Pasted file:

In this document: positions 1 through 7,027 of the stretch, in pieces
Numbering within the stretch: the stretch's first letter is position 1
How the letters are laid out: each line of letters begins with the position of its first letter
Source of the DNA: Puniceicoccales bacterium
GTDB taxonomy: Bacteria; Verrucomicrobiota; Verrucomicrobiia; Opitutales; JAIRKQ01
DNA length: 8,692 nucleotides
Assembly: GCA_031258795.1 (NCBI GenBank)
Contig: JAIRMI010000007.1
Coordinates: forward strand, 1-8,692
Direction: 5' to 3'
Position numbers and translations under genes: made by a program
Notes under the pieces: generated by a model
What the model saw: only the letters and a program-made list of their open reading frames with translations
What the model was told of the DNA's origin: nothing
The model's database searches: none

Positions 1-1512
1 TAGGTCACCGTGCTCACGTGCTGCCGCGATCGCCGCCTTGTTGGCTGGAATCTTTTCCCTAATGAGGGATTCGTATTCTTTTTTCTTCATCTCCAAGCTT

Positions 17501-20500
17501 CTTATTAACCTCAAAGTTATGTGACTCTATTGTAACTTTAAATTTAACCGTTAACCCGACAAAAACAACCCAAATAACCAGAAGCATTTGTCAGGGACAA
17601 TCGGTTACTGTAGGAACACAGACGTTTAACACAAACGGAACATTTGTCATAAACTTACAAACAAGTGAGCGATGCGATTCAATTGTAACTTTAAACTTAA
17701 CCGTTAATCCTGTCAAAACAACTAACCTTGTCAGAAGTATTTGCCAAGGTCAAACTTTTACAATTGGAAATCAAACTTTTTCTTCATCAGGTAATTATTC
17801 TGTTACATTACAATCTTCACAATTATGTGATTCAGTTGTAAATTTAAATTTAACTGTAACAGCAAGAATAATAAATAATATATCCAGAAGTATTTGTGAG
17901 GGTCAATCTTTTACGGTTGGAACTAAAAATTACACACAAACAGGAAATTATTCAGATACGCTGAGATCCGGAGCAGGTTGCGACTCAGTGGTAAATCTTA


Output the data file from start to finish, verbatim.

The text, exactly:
In this document: positions 1 through 7,027 of the stretch, in pieces
Numbering within the stretch: the stretch's first letter is position 1
How the letters are laid out: each line of letters begins with the position of its first letter
Source of the DNA: Puniceicoccales bacterium
GTDB taxonomy: Bacteria; Verrucomicrobiota; Verrucomicrobiia; Opitutales; JAIRKQ01
DNA length: 8,692 nucleotides
Assembly: GCA_031258795.1 (NCBI GenBank)
Contig: JAIRMI010000007.1
Coordinates: forward strand, 1-8,692
Direction: 5' to 3'
Position numbers and translations under genes: made by a program
Notes under the pieces: generated by a model
What the model saw: only the letters and a program-made list of their open reading frames with translations
What the model was told of the DNA's origin: nothing
The model's database searches: none

Positions 1-1512
1 TAGGTCACCGTGCTCACGTGCTGCCGCGATCGCCGCCTTGTTGGCTGGAATCTTTTCCCTAATGAGGGATTCGTATTCTTTTTTCTTCATCTCCAAGCTT

Positions 17501-20500
17501 CTTATTAACCTCAAAGTTATGTGACTCTATTGTAACTTTAAATTTAACCGTTAACCCGACAAAAACAACCCAAATAACCAGAAGCATTTGTCAGGGACAA
17601 TCGGTTACTGTAGGAACACAGACGTTTAACACAAACGGAACATTTGTCATAAACTTACAAACAAGTGAGCGATGCGATTCAATTGTAACTTTAAACTTAA
17701 CCGTTAATCCTGTCAAAACAACTAACCTTGTCAGAAGTATTTGCCAAGGTCAAACTTTTACAATTGGAAATCAAACTTTTTCTTCATCAGGTAATTATTC
17801 TGTTACATTACAATCTTCACAATTATGTGATTCAGTTGTAAATTTAAATTTAACTGTAACAGCAAGAATAATAAATAATATATCCAGAAGTATTTGTGAG
17901 GGTCAATCTTTTACGGTTGGAACTAAAAATTACACACAAACAGGAAATTATTCAGATACGCTGAGATCCGGAGCAGGTTGCGACTCAGTGGTAAATCTTA